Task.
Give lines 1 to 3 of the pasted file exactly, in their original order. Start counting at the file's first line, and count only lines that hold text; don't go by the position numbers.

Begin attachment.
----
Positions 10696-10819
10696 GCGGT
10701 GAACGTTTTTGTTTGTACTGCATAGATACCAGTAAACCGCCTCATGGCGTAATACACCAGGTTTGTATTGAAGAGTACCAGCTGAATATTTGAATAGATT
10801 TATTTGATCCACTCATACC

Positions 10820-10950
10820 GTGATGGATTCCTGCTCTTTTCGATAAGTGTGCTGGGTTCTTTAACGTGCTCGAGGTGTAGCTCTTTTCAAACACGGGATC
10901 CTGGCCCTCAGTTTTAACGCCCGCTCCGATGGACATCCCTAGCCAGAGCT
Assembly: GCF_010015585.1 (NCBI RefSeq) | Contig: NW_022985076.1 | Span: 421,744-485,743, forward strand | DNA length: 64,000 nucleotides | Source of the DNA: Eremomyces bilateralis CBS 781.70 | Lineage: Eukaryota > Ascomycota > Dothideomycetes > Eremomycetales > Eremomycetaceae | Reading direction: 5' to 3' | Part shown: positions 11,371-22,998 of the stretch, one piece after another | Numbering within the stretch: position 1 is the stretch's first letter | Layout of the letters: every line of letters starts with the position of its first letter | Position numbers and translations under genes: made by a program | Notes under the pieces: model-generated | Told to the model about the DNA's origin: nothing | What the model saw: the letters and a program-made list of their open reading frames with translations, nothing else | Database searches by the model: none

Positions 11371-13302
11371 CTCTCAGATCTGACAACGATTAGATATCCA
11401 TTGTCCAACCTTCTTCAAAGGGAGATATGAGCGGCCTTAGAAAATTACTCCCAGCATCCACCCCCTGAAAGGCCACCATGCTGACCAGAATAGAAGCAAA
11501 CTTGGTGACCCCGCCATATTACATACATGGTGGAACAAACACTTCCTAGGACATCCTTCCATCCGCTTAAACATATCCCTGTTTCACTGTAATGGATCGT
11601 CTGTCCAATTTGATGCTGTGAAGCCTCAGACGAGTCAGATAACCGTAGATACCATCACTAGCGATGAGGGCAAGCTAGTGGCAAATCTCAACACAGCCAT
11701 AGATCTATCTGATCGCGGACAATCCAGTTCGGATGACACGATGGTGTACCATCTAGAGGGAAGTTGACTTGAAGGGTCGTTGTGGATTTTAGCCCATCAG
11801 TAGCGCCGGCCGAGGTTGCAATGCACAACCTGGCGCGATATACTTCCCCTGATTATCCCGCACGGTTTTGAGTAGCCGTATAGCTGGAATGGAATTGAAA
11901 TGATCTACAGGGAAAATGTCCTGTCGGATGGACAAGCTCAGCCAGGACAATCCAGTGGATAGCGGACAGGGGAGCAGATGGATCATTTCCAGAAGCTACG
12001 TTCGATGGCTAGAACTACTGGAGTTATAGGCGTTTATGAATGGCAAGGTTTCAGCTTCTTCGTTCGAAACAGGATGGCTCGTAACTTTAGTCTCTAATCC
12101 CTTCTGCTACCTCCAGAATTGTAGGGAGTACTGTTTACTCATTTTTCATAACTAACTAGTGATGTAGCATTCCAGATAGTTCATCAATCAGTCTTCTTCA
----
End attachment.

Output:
Positions 10696-10819
10696 GCGGT
10701 GAACGTTTTTGTTTGTACTGCATAGATACCAGTAAACCGCCTCATGGCGTAATACACCAGGTTTGTATTGAAGAGTACCAGCTGAATATTTGAATAGATT